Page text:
Scared of online banking? Here's how you can do it like a pro!

PHOTO: Gallo/Getty Images
PHOTO: Gallo/Getty Images

It’s becoming both easier and more popular to do your banking on your phone – but you have to make sure it’s safe. All major South African banks offer antivirus software you can download from your app store. For example, Nedbank uses Trusteer Rapport and Absa and FNB use Trend Micro. These programs safeguard computers, tablets and smartphones. The software is usually free for the first year but after that your bank might charge an admin fee.

Fraudsters contact your cell phone provider and tell them you need a new SIM card. Your cell phone is linked to the new number and the network blocks your old SIM. Now all SMSes sent to your cell number go to the new SIM – including those from your bank. If your SIM stops working, call your network operator to check if a SIM swop was done. If so, immediately inform your bank. A SIM swop is useless without your log-in details – the crooks need both to use your banking facility.

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Don’t download just any app – it might come with a virus that lets cyber criminals access your information. The SA Banking Risk Information Centre (Sabric) found that last year credit card holders lost R1,9 million because of fake apps. Always download apps from official sites, such as Google Play and iTunes App Store, says Kartik Mistry, head of smart devices at FNB. Don’t deactivate your phone’s default setting that blocks app.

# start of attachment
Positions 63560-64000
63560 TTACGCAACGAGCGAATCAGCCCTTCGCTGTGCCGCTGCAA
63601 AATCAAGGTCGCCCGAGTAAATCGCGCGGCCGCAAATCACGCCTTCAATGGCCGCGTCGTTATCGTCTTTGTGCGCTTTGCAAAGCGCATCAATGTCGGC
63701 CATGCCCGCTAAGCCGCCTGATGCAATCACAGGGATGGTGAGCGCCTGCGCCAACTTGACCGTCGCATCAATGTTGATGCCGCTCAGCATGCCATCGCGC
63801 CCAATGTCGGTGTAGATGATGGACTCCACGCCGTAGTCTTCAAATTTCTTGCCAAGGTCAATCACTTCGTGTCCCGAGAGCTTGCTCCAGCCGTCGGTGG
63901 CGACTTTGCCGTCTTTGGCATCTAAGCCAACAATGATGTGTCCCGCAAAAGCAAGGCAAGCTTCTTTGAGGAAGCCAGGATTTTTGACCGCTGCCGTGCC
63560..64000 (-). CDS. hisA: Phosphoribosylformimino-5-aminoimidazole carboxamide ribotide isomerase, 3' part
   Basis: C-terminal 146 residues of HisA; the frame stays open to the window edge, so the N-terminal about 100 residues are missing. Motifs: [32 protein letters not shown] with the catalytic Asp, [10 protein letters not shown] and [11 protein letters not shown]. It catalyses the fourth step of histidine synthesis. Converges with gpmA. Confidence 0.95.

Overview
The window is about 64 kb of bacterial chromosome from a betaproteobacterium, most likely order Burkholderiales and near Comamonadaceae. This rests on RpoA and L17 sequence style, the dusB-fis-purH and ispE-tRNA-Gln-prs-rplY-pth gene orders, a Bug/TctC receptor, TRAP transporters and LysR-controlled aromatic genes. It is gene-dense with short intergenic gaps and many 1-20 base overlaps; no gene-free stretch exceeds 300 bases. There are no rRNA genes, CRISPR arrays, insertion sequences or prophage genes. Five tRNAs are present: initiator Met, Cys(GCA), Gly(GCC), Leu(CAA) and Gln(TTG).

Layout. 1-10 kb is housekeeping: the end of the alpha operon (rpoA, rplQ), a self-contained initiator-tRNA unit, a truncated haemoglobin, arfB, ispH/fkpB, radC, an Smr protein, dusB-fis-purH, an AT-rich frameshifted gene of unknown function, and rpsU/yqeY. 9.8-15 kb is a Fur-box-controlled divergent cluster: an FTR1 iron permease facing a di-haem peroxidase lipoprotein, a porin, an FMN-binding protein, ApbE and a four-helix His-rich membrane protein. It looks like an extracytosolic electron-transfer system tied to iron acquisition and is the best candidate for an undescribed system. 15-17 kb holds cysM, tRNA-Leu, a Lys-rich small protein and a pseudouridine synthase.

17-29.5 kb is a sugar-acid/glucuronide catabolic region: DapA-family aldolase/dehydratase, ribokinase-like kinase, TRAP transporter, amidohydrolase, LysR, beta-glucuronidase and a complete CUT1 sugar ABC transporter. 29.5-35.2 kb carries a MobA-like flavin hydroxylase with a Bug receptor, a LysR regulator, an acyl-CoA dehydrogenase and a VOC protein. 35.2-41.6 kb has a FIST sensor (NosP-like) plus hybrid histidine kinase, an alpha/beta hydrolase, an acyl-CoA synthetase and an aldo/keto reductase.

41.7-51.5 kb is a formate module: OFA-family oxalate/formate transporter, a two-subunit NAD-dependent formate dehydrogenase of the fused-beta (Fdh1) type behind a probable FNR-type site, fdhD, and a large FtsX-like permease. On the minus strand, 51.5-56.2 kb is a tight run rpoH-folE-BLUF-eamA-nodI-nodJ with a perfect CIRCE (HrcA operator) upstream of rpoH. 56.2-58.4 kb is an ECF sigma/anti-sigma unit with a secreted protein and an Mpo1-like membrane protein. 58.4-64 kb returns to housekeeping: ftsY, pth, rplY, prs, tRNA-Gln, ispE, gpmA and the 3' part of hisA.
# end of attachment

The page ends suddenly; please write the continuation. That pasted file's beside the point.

Put a limit on all your electronic withdrawals and payments and keep it low. Should you need to make a large withdrawal, you can temporarily raise the limit. Subscribe to your bank’s notification system so you’ll know when there’s a transaction involving your account. And don’t forget the golden rules: memorise your PIN codes, don’t give them to anyone, and change them regularly. Ignore SMSes or other text messages telling you you’ve won a competition you never entered.

Questions asked about baking fraud

1.       Will I get my money back?

 If you can prove you didn’t divulge your PIN or were negligent with it, your bank might reimburse you for loss due to fraud. Banks will do this as long as it’s clear the client took steps to protect their information.

2.       What can I do if I find out I’ve been defrauded?

Call your bank and tell them to stop all transactions. Banks have specific numbers for reporting fraud. For Absa it’s 0860-557-557 and for Standard Bank it’s 0800-222-050.

          What’s “SMiShing”?

This is when you receive an SMS from your bank requesting additional information. You then get a call from someone trying to persuade you to divulge personal information.

4.       What’s a virtual PIN?

This is when a bank or shop creates a keyboard on your screen for you to enter your PIN, instead of you using your phone’s keyboard. This provides extra security when transacting.

5.       What’s Captcha?

 It’s an acronym for Completely Automated Public Turing test to tell Computers and Humans Apart. It’s that little block with lopsided numbers and/or letters that you have to read and enter as an extra security measure.

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